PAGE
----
Connie Hedegaard, the EU's climate chief, told ClimateWire that she understood getting the U.S. Senate to ratify a climate treaty was a tall order. But Hedegaard said she wasn't ready to settle for a mix of voluntary environmental pledges and some legally binding provisions like the ones the White House is reportedly coveting.
"Our own experience in Europe is, it helps when you have something binding and not just nice intentions. We also have this tradition in our international politics that it is not dangerous to have binding agreements. It's your assurance that if you make a deal with somebody else, you can be sure they are also delivering," she told the publication.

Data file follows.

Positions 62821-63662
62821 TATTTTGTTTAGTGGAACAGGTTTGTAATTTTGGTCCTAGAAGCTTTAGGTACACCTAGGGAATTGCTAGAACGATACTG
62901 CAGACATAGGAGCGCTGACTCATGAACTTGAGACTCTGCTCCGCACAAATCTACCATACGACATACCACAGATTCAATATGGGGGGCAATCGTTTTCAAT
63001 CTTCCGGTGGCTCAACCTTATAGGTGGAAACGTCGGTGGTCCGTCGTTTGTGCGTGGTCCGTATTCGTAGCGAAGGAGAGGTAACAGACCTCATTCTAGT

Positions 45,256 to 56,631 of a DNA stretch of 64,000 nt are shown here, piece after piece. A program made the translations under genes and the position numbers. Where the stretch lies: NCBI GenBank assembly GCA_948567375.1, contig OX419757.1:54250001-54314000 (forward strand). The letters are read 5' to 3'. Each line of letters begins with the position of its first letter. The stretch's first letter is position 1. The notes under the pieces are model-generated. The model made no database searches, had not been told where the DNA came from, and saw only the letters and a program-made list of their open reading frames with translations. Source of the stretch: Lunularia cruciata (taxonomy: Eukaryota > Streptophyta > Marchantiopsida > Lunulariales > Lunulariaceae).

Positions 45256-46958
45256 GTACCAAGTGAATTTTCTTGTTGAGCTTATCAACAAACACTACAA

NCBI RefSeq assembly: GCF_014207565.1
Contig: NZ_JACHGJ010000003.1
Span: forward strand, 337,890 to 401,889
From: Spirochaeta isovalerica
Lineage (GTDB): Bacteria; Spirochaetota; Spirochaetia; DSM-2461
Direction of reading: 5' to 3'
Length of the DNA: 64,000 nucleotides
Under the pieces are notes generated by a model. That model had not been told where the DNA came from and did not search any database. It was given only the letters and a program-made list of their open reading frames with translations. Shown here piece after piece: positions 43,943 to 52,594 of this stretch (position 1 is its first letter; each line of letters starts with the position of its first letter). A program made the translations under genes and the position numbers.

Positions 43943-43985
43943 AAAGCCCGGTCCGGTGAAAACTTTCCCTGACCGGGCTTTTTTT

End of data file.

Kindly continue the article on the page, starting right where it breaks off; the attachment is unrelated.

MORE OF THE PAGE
President Obama has placed much emphasis on next year's United Nations-hosted negotiations in Paris, which are viewed as a last-ditch effort to secure enough carbon-cutting commitments by 2020 to avoid what most scientists say would be a 2 degrees Celsius temperature rise by 2100. The Obama administration, however, has pushed back against reports that it is working behind the scenes on a "politically binding" arrangement that would circumvent Senate approval.
But in climate policy circles, it's been well understood that the White House is looking for a way to cement climate commitments without Senate ratification. That's because Republicans and centrist Democrats would likely stand in the way of the 67 senators needed to approve a deal.